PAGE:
By seeking to reduce the UK's reliance on gas to heat our homes, the Domestic Renewable Heat Incentive, is a landmark scheme for the UK domestic energy sector.
... and its introduction is very timely.
Trouble on the other side of Europe
UK households are heavily dependent on gas to heat our homes.
Up until the early 2000s the UK was a net exporter of gas. However, we are securing less and less of our gas supply from the North Sea. The UK is becoming much more reliant on the international gas markets and is now highly vulnerable to fluctuations in the world gas prices.
Ukraine may be on the other side of Europe but what is happening there could have major impact on our gas prices.
This is where the Renewable Heat Incentive comes in.
The Domestic RHI was launched 9 April 2014 and is open to homeowners, private landlords, social landlords and self-builders.
The RHI is the main scheme of the Government's Heat Strategy. The Government has hailed the RHI as "the world’s first long-term financial support programme for renewable heat."
How does the Renewable Heat Incentive work?
The RHI is a financial incentive scheme to encourage households to install renewable heating in their homes.
The RHI pays participants of the scheme that generate and use renewable energy to heat their homes. By increasing the generation of heat from renewable energy sources, the Government expects the RHI to help reduce our greenhouse gas emissions.
How much will the Renewable Heat Incentive pay participants?
The RHI will pay you a "tariff" per unit of heat generated for the first seven years.
The tariffs are paid per kWh of renewable heat generated based on the following rates (typical annual payouts in brackets):
air source heat pumps 7.3p/kWh (£850)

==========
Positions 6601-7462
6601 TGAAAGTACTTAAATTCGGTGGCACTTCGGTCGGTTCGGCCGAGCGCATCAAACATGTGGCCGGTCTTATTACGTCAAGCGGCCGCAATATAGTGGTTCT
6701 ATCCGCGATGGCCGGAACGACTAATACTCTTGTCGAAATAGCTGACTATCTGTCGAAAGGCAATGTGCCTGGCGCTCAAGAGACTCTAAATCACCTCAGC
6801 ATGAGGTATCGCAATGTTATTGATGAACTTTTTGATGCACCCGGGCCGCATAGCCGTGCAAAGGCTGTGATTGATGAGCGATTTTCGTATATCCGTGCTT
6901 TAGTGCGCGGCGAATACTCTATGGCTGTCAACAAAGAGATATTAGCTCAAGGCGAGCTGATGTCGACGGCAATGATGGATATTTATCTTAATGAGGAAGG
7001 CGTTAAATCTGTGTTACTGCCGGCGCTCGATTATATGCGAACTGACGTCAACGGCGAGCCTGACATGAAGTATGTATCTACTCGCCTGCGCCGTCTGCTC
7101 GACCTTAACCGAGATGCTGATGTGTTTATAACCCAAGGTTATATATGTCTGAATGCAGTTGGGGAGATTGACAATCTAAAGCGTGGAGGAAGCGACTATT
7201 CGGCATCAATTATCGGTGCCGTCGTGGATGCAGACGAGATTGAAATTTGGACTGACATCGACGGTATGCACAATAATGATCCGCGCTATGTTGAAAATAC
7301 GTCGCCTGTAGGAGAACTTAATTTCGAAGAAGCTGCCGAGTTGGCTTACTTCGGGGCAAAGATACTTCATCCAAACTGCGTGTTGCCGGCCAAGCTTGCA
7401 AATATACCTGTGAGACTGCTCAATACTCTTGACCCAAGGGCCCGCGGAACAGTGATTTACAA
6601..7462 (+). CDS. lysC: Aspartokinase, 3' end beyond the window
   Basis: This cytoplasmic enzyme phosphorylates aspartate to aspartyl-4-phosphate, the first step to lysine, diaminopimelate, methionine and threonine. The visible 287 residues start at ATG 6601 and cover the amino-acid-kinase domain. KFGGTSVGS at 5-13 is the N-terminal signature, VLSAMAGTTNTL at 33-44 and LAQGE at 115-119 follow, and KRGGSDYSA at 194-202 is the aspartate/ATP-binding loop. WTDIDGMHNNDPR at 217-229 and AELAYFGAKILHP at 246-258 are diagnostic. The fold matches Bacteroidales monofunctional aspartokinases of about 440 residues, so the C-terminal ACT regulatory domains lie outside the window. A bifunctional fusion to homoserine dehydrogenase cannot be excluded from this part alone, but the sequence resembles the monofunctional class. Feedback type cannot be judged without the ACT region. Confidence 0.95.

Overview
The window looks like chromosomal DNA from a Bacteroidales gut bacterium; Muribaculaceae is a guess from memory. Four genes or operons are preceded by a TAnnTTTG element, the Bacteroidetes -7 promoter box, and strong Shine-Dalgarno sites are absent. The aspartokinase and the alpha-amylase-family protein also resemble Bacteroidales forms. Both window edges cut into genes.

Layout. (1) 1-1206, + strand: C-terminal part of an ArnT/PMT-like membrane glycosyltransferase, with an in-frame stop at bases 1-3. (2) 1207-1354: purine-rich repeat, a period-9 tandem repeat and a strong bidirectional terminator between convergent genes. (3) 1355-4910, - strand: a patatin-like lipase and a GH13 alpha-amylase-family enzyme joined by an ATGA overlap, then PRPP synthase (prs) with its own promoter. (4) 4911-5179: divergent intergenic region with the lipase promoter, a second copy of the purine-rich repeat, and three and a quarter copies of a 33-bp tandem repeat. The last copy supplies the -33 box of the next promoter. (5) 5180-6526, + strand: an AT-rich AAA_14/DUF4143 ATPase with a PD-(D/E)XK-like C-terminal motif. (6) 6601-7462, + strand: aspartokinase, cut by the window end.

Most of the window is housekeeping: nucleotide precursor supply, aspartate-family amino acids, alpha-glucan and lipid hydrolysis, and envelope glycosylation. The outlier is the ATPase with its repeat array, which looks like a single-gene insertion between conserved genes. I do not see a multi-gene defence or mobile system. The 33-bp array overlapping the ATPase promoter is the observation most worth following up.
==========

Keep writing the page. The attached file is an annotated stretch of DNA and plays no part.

biomass boilers and biomass pellet stoves with back burner 12.2p/kWh (£2,000)
ground source heat pumps 18.8p/kWh (£850)
water source heat pumps 18.8p/kWh (£850) and
solar thermal (hot water solar panels) 19.2p/kWh (£400)
The above rates will rise annually in line with inflation. The tariffs are paid quarterly.
If you opt for a metering and monitoring package, you will receive and additional payment of £230 per year for heat pumps or £200 per year for biomass boilers.
Does my home qualify for the Renewable Heat Incentive?
If your heating system was installed after 15 July 2009 you may qualify.
You must use an approved system that has been fitted by an installer who is MCS certified or equivalent (for example, Solar Keymark) and a member of the Renewable Energy Consumer Code (RECC).
The Ofgem website provides an up-to-date list of approved systems.
Before applying for the RHI you will have to have a Green Deal Assessment. You will be expected to install loft and cavity wall insulation if this measure has been identified in your Green Deal assessment.
How do I apply for the Renewable Heat Incentive?
You can apply online at the Ofgem website.
You will need the following documents to hand:
- the MCS certificate that comes with your new heating system (this will be given to you by your installer), and
- your Green Deal Assessment (including the Energy Performance Certificate that forms part of the Green Deal Assessment).
Is the Renewable Heat Incentive worth it?
Households that are off mains gas and that install any of the approved systems could save on their energy bills plus receive a quarterly payment under the scheme.
Households that use mains gas will benefit from greater energy security and will be protected from fluctuations in gas prices.
The cost of installing many of the approved systems is likely to be substantial (A good biomass boiler can cost in excess of £10k). However, you may qualify for financing through the Green Deal to help cover the upfront costs.
Check out the Ofgem domestic RHI factsheet which has been prepared for people considering or intending to apply.